Golconda Fort and Laundry Detergent

Today I went on a outing with Jann, and her 10 year old daughter Natasha.  We visted Golconda fort, which was built in the late 15th century, and is very cool.

Natasha is a really cute girl.  She reminds me of Sophie in alot of ways.  She is smart as a whip, extremely articulate, and loves to read.  We had many long conversations about Harry Potter during the car ride.  This was Natasha’s third visit to Golconda, so she was very familiar with the tour and had lots of interesting stories and facts to share.

The fort is a huge stone structure, designed by Persians and built by slaves.  The acoustics are amazing, and were used as a security measure.  At the gate  a guard can clap, and alert a watchman over a kilometer away on the side of a cliff of who has come to visit.

We also saw a crazy weight in the slaves quarters.  If a slave could lift it with one hand, he was promoted to the rank of solider.  Natasha and I threw our combined weight into it, and it didn’t budge.

Natasha and I unsuccessfully try to upgrade our rank

My favorite room in the fort was the queen’s bathroom.  It had a really advanced water system that included sewage removal, drinking water and even hot water.  Additionally the walls have intricately carved patterns in them, with holes ranging from the size of a marble to the size of my fist.  Once upon a time, these holes were filled with jewels and an light from oil lamp would reflect through them and illuminate the room.  I’m thinking about implementing a similar lighting design back at guest house one.

After touring the fort, we went to Q-mart which is my own personal oasis in the desert.  Jann was apologetic to take me on her errands with her, but when I saw Q-mart I literally almost cried.  It is a very nice grocery store (the Whole Foods of India, if you will) and had American imports!  I was able to purchase a small box of oreos, cheese, flour, Honey bunches of oats and (wait for it) Tide!!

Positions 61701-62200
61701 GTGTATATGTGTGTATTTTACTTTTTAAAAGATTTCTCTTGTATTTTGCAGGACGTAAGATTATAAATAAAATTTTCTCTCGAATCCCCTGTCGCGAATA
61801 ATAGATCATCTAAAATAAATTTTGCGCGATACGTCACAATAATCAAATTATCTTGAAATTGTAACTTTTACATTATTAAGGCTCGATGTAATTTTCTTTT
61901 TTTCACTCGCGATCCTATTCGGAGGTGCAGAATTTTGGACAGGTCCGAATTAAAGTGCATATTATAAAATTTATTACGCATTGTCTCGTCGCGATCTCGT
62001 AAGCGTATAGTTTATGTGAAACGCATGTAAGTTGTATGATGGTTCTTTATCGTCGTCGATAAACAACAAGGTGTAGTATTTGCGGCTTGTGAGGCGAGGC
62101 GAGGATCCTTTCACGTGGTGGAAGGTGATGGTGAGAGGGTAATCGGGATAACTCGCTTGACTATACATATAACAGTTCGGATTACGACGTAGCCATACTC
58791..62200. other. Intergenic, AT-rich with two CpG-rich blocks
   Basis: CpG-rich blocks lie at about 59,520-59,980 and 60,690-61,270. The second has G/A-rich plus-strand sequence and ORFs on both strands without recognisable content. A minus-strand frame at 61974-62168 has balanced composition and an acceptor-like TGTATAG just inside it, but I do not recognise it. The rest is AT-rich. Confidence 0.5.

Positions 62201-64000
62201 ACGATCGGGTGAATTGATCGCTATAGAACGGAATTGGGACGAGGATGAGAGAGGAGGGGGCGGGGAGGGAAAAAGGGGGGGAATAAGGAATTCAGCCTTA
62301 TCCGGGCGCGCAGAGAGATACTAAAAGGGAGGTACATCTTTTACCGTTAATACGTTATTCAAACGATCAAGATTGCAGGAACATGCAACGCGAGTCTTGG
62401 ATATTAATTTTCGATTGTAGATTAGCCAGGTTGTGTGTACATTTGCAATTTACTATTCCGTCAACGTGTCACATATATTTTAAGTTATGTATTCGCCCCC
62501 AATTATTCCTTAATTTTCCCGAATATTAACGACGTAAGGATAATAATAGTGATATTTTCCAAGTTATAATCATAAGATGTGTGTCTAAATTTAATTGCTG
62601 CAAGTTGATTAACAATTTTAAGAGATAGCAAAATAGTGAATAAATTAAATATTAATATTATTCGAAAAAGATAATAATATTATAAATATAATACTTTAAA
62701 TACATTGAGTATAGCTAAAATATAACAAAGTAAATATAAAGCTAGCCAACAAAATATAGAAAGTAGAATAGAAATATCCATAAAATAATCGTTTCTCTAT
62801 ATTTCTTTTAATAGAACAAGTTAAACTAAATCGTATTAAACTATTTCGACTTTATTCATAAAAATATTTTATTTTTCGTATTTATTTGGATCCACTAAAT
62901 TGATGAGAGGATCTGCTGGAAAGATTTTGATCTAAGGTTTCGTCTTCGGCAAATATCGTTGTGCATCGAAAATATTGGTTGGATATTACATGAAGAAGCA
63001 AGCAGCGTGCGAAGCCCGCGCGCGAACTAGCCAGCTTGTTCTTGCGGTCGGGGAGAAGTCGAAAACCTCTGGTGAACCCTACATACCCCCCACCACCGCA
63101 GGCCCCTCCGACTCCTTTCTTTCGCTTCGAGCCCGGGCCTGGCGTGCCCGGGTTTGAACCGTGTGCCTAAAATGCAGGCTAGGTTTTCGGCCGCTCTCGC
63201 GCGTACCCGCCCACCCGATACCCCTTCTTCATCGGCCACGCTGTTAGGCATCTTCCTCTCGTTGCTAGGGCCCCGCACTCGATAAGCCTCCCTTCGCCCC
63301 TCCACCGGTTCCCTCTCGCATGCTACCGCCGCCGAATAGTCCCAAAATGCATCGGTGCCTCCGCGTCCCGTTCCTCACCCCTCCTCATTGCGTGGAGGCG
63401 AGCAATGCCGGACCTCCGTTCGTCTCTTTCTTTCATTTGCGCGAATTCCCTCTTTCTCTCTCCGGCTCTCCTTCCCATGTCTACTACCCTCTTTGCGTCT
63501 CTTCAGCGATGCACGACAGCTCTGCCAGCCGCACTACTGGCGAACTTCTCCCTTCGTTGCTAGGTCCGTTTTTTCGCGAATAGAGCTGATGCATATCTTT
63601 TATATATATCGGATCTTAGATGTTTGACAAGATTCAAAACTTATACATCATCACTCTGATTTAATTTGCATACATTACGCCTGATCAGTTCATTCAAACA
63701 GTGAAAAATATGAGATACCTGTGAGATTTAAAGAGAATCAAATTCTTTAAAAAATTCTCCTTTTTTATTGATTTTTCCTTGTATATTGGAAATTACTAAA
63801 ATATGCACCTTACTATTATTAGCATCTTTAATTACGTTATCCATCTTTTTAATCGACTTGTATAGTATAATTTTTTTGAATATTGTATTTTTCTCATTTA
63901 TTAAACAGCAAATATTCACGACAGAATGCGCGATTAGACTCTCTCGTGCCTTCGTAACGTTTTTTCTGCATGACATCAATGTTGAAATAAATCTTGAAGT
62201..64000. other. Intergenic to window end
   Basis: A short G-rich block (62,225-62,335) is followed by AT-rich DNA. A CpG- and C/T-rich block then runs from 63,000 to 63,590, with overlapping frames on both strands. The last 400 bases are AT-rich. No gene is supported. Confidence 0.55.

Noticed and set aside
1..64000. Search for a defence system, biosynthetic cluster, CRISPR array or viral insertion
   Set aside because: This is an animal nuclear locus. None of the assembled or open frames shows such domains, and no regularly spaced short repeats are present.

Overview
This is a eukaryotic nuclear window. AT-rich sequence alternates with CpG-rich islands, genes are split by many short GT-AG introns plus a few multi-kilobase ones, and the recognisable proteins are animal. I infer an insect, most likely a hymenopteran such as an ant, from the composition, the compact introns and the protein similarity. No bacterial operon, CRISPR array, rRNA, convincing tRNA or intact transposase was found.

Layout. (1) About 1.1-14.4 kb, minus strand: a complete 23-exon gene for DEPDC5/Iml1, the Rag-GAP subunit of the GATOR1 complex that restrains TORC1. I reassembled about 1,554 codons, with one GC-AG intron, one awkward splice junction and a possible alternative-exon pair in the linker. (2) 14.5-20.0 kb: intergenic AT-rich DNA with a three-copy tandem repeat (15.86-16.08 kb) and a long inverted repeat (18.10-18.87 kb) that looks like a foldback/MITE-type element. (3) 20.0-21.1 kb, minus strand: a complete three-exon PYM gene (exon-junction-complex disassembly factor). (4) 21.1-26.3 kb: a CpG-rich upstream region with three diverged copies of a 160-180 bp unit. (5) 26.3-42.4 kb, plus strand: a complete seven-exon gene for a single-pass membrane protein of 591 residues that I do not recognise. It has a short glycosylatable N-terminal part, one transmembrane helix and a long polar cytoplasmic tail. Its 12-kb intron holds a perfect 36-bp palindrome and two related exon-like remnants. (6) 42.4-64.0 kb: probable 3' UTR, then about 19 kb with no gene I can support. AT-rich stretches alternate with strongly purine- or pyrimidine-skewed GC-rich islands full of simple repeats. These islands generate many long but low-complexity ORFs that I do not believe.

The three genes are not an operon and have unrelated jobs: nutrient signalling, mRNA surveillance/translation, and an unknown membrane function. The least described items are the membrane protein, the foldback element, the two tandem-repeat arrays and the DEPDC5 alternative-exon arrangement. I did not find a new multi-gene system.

Prior to this I’ve been washing my clothes with this sketchy little soap bar that I bought here in Kukatpally.   The women here have been trying to teach me how to scrub my clothes with the aforementioned bar, and then smack them on a rock. I’m not sure what role this plays in the cleaning process, but they are very insistant about that step. Then the clothes are rinsed in a bucket, and smacked on the rock again. I’m convinced this is not effectively cleaning anything, but rather decreasing the lifespan of my jeans (maybe its a bad attitude, but my heart is just not in the smacking).  Additionally, sitting out in the hot sun fully dressed, throwing wet shirts around is really just causing the clothes I am wearing to get more dirty.  So in order to have net laundry gain, I have to clean more clothes than I am wearing–which doesn’t always happen.  Clearly, I have been failing miserably at laundry, and I was just about to run out of clothes.  Chorus of angels! Hallelulia! Tide has come to deliver me!

After grocery shopping we went back to Jann’s house to meet up with her husband Dayrl and go to dinner.  Their flat is in a very beautiful compound with lush gardens and millions of flowers.  We hailed an auto (yess! I love the autos!) and rattled our way over to the new cineplex, which they tell me is THE hotspot in town.

The four of us had dinner at TGIFridays which is the place to see, and be seen in Hyderabad (not kidding).  Dayrl told me that people came from all over the city to see the escalator when the complex first opened last year. Dayrl and Jann are a very intellectual couple, so I can see where Natasha gets it from.  We discussed Indian politics, books we’re reading, HIV, and Lebron James.  Dinner came, and  I had a chicken sandwich and french fries.

It was quite possibly the best meal of my life.